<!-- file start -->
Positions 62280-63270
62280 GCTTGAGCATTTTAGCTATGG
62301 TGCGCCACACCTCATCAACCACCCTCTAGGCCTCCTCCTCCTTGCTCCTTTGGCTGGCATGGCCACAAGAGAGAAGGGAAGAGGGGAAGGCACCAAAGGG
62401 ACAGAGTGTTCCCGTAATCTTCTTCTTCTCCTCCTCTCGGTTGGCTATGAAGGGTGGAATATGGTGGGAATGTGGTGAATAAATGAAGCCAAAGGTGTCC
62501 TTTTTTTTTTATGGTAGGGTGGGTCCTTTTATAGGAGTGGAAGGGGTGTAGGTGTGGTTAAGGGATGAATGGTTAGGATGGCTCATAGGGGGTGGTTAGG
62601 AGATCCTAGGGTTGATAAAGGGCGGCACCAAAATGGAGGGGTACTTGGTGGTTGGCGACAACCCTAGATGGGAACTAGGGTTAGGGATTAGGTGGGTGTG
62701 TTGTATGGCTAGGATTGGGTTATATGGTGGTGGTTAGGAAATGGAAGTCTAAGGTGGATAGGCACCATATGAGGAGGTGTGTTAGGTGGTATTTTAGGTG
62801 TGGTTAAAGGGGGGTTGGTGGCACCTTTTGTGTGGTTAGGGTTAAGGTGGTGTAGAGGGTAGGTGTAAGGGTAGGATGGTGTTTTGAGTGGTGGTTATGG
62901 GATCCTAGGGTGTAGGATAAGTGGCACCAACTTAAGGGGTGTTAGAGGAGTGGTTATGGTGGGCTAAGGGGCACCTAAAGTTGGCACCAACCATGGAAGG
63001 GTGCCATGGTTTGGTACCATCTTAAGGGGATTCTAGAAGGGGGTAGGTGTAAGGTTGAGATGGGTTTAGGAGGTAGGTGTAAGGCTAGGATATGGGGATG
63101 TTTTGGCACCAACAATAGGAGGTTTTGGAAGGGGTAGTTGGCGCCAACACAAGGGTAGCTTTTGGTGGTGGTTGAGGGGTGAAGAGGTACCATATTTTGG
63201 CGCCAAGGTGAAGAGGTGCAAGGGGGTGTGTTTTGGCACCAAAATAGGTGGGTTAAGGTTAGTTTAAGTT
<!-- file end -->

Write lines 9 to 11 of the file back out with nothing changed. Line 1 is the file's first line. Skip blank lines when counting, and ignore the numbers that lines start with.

62901 GATCCTAGGGTGTAGGATAAGTGGCACCAACTTAAGGGGTGTTAGAGGAGTGGTTATGGTGGGCTAAGGGGCACCTAAAGTTGGCACCAACCATGGAAGG
63001 GTGCCATGGTTTGGTACCATCTTAAGGGGATTCTAGAAGGGGGTAGGTGTAAGGTTGAGATGGGTTTAGGAGGTAGGTGTAAGGCTAGGATATGGGGATG
63101 TTTTGGCACCAACAATAGGAGGTTTTGGAAGGGGTAGTTGGCGCCAACACAAGGGTAGCTTTTGGTGGTGGTTGAGGGGTGAAGAGGTACCATATTTTGG